The king is Dead Long Live the Queen

Where I was when the Queen started her Reign on 6 February 1952

By Gloria Sewell

I sat in my classroom in Markhams Chase School along with my fellow classmates, Miss Whitley was teaching us can't recall what though. Miss Duke walked in the perception of the young is so amazing, I think we all knew something was wrong and whispered something to Miss Whitley. What Miss Duke said shocked her and bought tears to her eyes. Children of this era were not used to seeing teachers cry in front of them, they were not like that, they had been through the war, they were brave strong and positive what could have happened, Miss Duke patted her hand and left the room. Miss Whitley could be seen to dab her eyes and turn her back on us her shoulder shaking slightly.

I was only 9 years old at the time and a bit of a tough nut but my emotional genes have always been paramount, I wanted to rise in my seat and hug her to make her feel better, but you did not do that then not to your teacher. We all sat in silence and anticipation waiting to hear what had upset our Miss Whitley, slowly she turned to us her usual composure seemed to have returned with reddened eyes she said to us "Girls it is with great sorrow that I tell you at 10.45 our dear King George the 6th passed away". You know those moments that stand out in your mind for all your life well this was one of those moments and the silence that followed. 

We were not old enough to realise then the significance of the statement but we were old enough to feel the sadness of it. One of the girls began to weep then we all joined her. I remember putting my arms round Miss Whitley her quietly weeping gradually we all stood together around her desk together weeping. Thats how I recall being told of the Kings death.

But also this was the start of our young queens reign through which she has had joy, pain and sorrows. I have loved her, disagreed with her, but never disliked her. Her dedication to her people for the last 60 years has been unfailing, I for one will be celebrating her diamond jubilee with pride and honour. I will also be remembering, with the over 60s, that fateful day February 6th 1952.

This page was added by Gloria Sewell on 14/02/2012.
Comments about this page (Add a comment about this page)

I agree so much with Mary Hawkins about how Londoners felt close to the Royal family, especially in post war days. I think it was because our families suffered so much with the concentration of WWII bombing in the East End and surrounding areas. It is well known that the King often made visits to bombed out streets most of which were located in boroughs where the most needy people lived.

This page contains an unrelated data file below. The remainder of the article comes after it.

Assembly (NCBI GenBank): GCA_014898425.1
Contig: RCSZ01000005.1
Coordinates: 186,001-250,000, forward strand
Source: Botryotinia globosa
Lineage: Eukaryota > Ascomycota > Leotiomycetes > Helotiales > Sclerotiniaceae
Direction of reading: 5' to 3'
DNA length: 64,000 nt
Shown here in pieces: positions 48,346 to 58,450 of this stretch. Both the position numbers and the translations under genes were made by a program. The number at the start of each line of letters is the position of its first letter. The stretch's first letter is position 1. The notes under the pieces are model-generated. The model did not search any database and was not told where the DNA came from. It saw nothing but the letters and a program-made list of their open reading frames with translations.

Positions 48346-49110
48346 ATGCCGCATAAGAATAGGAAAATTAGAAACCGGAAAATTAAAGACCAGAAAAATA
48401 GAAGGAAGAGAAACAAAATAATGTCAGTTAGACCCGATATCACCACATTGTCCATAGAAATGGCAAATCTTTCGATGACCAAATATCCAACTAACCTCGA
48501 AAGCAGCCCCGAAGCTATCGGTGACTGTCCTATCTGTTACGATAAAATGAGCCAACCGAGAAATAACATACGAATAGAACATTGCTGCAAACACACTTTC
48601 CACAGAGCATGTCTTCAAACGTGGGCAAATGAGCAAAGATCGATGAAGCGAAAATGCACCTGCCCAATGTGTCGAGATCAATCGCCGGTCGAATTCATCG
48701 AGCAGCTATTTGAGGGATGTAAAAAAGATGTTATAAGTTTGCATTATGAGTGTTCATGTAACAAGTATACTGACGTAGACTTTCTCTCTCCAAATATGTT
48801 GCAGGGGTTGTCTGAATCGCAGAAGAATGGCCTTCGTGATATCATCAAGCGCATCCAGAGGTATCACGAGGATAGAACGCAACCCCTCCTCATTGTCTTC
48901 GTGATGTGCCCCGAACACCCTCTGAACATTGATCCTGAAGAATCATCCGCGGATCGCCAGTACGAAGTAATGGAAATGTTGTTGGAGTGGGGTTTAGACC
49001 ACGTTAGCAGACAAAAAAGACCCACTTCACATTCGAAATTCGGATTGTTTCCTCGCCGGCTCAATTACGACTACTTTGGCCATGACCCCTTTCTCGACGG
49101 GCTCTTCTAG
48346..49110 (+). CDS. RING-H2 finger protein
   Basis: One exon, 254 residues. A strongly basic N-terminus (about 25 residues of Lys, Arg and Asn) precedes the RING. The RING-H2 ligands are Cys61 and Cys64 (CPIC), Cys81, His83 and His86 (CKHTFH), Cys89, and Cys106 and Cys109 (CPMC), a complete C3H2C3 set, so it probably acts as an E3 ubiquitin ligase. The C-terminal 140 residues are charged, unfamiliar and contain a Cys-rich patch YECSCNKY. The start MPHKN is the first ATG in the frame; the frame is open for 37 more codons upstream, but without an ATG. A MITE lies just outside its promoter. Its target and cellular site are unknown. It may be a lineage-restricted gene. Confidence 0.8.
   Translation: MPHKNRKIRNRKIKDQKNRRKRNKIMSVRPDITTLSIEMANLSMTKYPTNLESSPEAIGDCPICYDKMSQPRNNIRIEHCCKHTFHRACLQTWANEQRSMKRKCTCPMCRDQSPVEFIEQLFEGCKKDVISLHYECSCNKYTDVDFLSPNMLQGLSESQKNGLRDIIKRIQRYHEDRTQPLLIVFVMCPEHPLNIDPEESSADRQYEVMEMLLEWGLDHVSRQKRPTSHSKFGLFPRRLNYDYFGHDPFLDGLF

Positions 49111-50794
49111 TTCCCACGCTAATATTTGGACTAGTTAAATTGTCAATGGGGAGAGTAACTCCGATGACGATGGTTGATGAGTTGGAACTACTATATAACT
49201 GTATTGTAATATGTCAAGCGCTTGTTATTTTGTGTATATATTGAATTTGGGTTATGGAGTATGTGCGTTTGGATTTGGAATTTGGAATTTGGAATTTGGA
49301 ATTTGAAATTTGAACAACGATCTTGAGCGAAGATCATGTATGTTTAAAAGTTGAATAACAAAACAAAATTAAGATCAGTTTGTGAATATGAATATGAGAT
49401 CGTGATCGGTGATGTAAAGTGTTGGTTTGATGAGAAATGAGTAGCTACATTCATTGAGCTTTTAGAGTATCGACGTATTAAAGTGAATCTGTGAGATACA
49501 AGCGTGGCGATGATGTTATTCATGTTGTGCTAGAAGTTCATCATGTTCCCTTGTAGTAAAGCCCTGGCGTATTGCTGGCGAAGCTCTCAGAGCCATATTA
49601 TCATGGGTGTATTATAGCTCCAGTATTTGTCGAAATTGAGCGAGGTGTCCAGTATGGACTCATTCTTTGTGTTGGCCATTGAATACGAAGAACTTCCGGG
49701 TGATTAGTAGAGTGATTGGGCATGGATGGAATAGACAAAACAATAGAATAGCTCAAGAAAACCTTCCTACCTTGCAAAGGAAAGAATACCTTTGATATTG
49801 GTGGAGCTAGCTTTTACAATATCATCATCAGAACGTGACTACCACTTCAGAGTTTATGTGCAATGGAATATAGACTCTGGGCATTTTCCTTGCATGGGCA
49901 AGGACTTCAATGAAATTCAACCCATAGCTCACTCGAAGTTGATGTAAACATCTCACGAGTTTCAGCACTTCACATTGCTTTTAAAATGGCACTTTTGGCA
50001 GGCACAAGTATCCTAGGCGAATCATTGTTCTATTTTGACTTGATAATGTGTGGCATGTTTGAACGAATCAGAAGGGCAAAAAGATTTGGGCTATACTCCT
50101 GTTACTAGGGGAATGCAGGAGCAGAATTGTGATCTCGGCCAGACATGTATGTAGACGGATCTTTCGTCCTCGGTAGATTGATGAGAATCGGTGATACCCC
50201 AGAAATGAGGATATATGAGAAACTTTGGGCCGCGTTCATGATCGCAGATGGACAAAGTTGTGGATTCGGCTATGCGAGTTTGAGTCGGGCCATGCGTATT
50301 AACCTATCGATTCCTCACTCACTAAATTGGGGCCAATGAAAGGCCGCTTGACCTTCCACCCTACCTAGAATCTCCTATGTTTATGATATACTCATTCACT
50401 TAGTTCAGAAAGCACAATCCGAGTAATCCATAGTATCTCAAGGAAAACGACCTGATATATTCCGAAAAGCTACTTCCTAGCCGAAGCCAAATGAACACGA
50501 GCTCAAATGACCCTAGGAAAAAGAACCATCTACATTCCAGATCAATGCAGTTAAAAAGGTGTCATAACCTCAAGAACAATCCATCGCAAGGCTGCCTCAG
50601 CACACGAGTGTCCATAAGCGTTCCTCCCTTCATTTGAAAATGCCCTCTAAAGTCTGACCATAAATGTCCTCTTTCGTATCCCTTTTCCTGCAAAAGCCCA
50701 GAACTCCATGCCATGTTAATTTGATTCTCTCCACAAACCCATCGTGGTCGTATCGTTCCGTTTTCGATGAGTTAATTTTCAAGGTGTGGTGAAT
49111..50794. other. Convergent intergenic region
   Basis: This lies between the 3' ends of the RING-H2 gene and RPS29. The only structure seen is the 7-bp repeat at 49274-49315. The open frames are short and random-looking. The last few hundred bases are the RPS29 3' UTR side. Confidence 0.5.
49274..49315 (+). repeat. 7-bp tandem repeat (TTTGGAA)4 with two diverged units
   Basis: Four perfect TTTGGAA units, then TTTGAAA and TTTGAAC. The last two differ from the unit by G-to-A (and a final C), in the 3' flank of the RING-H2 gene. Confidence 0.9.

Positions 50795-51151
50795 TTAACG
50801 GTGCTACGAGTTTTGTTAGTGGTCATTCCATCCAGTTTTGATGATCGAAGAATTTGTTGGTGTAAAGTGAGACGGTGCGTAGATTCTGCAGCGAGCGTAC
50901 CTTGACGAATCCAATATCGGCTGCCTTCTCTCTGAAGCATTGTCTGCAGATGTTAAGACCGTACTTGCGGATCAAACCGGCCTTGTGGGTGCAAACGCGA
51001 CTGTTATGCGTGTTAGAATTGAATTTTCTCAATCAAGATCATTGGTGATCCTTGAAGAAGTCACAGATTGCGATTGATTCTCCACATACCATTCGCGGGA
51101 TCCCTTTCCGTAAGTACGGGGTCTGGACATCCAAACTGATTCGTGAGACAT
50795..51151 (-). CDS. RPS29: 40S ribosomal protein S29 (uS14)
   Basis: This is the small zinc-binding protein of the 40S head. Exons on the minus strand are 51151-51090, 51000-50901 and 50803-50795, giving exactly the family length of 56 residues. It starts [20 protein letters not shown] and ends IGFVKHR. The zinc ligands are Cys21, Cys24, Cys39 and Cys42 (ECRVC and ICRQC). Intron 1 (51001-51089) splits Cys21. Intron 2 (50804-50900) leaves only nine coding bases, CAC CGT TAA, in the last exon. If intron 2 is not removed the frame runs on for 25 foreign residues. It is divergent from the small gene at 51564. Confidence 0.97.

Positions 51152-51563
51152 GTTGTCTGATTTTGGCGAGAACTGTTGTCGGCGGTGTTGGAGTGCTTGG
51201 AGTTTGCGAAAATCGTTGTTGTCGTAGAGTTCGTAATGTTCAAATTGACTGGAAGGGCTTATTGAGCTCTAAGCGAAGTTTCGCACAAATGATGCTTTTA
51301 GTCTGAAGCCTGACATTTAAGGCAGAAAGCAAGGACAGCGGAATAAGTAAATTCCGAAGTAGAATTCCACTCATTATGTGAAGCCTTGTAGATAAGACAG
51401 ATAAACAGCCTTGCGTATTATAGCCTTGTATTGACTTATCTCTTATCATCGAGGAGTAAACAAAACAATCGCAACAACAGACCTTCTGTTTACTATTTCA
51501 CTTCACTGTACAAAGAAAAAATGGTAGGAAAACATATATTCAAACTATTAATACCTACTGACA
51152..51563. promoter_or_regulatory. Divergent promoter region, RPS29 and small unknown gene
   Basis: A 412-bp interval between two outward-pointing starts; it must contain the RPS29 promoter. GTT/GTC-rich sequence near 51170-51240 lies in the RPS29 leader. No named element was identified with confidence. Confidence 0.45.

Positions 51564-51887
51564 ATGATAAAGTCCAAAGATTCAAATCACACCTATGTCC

I believe many Laindon people have relatives who remember the true East End and those post war years which is why we feel attached to our monarchy perhaps more than those from further afield. 

I am happy to report that my mum is the same age as the Queen (86) and probably shares some of the same memories.

By Richard Haines
On 18/05/2012

I have just read my comment that I wrote a while back. As time has gone on after joining and enjoying so many memories of people on this site, I must confess now that I am not sure if our teacher that day was Miss Whitley or Miss Mayhew, but the episode still remains the same in my mind. An additional memory is that it was a knitting class, but as it is now 60 years ago I am sure you will forgive me.

By Gloria Sewell
On 17/05/2012

I too remember when the King died. I was working at Miller, Rayner and Hanson in Fenchurch Street and I helped to decorate the window with a picture of the King and drapes of black and purple material. It was a very sad time, and most of the offices had decorated there entrance or windows.  All the traffic stopped for a minute's silence, it just seemed as if someone had pushed a button and everything came to a standstill. You could see few dry eyes, that was how the Londoners felt, so close to the Royals at that time.

By mary hawkins
On 17/05/2012

I can recall also the day the King died, I was in the sweet shop opposite Becontree Station with my nan. When we came out all the traffic had stopped for one minute's silence. In February 1952 I hadn't even started school but I will always remember that moment. 

What fantastic scenes followed when the new Queen was crowned during the following year. Wish I had kept all the many souveniers we were given at infants school but they have all disappeared along the way. 

I have to agree with Bill Diment that the Queen is to be respected in all she does. I have personally met Princess Anne (she's nice) and Duke of Edinburgh but not the Queen yet although did give her a wave in Maldon once as they drove past on official business.

By Richard Haines
On 15/02/2012

I share Gloria's respect for the Queen and I suggest that even those who have no great affection for her will hope she lives for many more years as she is committed by oath taken at her coronation to continue to rule until she dies. When Prince Charles and Camilla take over, they may not have the widespread respect of the whole of the population, due to having placed self interest in the past over and above that expected in the course of his duties as heir apparent. 

Many are saying that Prince William would be a better successor, but this could only come about if Charles abdicated before he is crowned, after having been declared king, as in the case of Edward VIII. 

If Charles renounced the throne before being made king, William would no longer be heir apparent. 

There is no doubt, the monarchy will be considerably weekened with the death of Her Majesty.

By W.H.Diment
On 14/02/2012
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